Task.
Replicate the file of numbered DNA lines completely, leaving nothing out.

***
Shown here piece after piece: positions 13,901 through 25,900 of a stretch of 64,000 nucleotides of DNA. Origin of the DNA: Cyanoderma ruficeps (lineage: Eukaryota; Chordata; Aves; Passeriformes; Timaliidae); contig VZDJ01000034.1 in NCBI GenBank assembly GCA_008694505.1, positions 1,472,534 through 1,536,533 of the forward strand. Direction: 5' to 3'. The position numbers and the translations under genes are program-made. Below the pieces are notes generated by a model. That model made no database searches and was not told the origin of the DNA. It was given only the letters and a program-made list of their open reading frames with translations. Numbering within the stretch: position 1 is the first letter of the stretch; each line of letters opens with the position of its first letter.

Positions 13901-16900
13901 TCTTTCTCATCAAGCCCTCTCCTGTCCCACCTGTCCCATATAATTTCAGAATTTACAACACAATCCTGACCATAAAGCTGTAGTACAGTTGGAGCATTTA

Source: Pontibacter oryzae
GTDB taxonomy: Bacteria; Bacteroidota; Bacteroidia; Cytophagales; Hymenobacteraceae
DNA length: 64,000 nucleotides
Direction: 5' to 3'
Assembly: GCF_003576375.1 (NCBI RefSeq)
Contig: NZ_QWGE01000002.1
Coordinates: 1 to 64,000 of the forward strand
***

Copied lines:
Shown here piece after piece: positions 13,901 through 25,900 of a stretch of 64,000 nucleotides of DNA. Origin of the DNA: Cyanoderma ruficeps (lineage: Eukaryota; Chordata; Aves; Passeriformes; Timaliidae); contig VZDJ01000034.1 in NCBI GenBank assembly GCA_008694505.1, positions 1,472,534 through 1,536,533 of the forward strand. Direction: 5' to 3'. The position numbers and the translations under genes are program-made. Below the pieces are notes generated by a model. That model made no database searches and was not told the origin of the DNA. It was given only the letters and a program-made list of their open reading frames with translations. Numbering within the stretch: position 1 is the first letter of the stretch; each line of letters opens with the position of its first letter.

Positions 13901-16900
13901 TCTTTCTCATCAAGCCCTCTCCTGTCCCACCTGTCCCATATAATTTCAGAATTTACAACACAATCCTGACCATAAAGCTGTAGTACAGTTGGAGCATTTA

Source: Pontibacter oryzae
GTDB taxonomy: Bacteria; Bacteroidota; Bacteroidia; Cytophagales; Hymenobacteraceae
DNA length: 64,000 nucleotides
Direction: 5' to 3'
Assembly: GCF_003576375.1 (NCBI RefSeq)
Contig: NZ_QWGE01000002.1
Coordinates: 1 to 64,000 of the forward strand